The Celtics – or what’s left of them, anyways – return to the TD Garden Thursday with their playoff lives on the line.

After five games against the Atlanta Hawks, it’s been the home team’s series. Boston needs that to continue, or they’ll be making offseason plans sooner than they’d hoped.

The good news? The Celtics look like a completely different team in Boston than they do in Atlanta. Last weekend, the C’s took both games in Boston against the Hawks thanks to Isaiah Thomas in one game, and a complete team effort in the second game (with Marcus Smart leading the way).

So how do the Celtics avoid elimination and force a Game 7 back in (gulp) Atlanta? Here are three main factors.

Tape everything up and hope for the best

Unfortunately for the Celtics, their biggest issue is one they really can’t control at this point: health. Avery Bradley has missed Game’s 2-5 and if you’re holding out hope he’ll play in Game 6 or a possible Game 7, give it up. Jae Crowder and Kelly Olynyk haven’t been the same since suffering injuries in the regular season, either. But the most concerning injury now has to be that of Isaiah Thomas, who suffered a “mild” sprained left ankle in Game 5, the second time he’s tweaked it in as many games. On top of that, his foot is messed up. The Celtics go as Thomas goes, and while he’ll certainly play, it remains to be seen how effective he’ll be.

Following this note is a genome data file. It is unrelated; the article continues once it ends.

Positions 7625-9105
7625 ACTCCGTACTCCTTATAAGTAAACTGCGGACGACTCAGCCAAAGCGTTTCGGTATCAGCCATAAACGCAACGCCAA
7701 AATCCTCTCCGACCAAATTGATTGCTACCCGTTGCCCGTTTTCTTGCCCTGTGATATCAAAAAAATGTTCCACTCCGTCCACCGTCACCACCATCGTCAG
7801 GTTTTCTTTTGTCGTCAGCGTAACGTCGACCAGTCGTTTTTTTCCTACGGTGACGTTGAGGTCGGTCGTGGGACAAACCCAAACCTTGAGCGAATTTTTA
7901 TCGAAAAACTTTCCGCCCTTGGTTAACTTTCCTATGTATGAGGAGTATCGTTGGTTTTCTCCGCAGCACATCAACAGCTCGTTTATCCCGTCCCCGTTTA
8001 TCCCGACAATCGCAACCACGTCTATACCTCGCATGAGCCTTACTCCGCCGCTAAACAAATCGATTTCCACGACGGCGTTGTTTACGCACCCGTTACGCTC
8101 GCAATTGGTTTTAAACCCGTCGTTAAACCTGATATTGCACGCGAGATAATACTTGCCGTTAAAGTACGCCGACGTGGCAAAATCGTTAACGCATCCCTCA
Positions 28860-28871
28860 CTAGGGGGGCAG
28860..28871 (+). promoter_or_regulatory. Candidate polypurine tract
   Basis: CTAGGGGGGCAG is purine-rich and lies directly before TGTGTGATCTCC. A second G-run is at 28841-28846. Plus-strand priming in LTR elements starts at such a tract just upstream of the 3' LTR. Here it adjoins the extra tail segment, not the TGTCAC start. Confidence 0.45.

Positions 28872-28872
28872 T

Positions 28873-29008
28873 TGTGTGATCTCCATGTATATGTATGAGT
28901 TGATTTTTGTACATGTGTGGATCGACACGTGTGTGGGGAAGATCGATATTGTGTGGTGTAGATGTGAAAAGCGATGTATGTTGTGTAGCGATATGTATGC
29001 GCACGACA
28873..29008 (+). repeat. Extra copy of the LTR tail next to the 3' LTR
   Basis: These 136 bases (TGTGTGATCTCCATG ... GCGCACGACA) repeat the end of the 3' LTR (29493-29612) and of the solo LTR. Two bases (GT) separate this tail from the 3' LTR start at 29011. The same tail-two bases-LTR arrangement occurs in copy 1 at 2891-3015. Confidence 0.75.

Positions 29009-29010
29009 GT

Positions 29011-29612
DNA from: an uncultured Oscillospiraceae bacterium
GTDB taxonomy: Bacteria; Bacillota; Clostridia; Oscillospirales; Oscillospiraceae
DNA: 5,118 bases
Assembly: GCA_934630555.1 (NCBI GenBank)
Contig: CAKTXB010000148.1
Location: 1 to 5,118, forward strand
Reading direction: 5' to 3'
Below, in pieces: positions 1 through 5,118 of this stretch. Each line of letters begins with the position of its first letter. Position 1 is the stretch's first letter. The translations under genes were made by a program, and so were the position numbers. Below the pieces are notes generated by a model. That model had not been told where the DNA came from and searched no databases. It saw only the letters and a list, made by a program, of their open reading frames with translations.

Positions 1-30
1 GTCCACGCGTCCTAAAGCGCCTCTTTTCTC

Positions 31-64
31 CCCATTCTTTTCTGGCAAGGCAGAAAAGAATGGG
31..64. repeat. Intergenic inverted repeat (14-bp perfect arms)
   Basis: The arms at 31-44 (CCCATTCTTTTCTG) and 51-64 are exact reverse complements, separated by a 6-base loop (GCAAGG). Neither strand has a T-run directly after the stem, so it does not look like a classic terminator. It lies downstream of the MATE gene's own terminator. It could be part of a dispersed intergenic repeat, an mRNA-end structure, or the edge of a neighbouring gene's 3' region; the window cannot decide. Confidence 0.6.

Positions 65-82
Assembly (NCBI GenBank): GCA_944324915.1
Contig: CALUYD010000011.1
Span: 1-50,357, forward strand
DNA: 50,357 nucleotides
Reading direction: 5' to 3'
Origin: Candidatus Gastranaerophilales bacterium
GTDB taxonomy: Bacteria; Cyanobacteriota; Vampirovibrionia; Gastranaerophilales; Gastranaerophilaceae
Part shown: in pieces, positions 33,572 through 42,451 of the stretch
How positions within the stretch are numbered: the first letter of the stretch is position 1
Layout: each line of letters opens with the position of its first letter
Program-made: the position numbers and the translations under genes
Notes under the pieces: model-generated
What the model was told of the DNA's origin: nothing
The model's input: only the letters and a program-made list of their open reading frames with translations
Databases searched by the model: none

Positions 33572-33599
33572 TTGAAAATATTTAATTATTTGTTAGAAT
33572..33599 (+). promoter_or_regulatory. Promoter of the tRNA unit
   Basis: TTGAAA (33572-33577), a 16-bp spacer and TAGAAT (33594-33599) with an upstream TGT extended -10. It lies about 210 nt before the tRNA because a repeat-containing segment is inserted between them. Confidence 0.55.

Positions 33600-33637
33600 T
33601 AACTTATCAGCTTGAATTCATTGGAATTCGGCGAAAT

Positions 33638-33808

Who’s going to bail out Thomas?

It was obvious what the Hawks did to stymie the Celtics offense in Game 5: They took Thomas out of the game by swarming him every time he touched the ball. That partially explains his season-low seven points. Thomas was quick to point out after the game that when that happens, his teammates have to make the Hawks pay. If two or three Hawks are on Thomas, there are open Celtics players. Evan Turner, Crowder, Smart, and Jonas Jerebko all have to do their parts on offense in order for this thing to work. Don’t expect another 40-plus scoring game from Thomas.

Start fast and don’t look back

The Celtics can’t seem to hit shots in Atlanta. Through three games, they’re shooting an abysmal 23.9-percent from the field in the first quarter. Those kinds of starts equal losses. In Boston, that number jumps to 46.7-percent. It’s not rocket science, folks. If the C’s can get off to a good start and keep the fans engaged, they can put that fear back into Atlanta that we’ve seen in this series. But if they instead allow Paul Millsap or Kyle Korver to get hot early, it’ll be another first round exit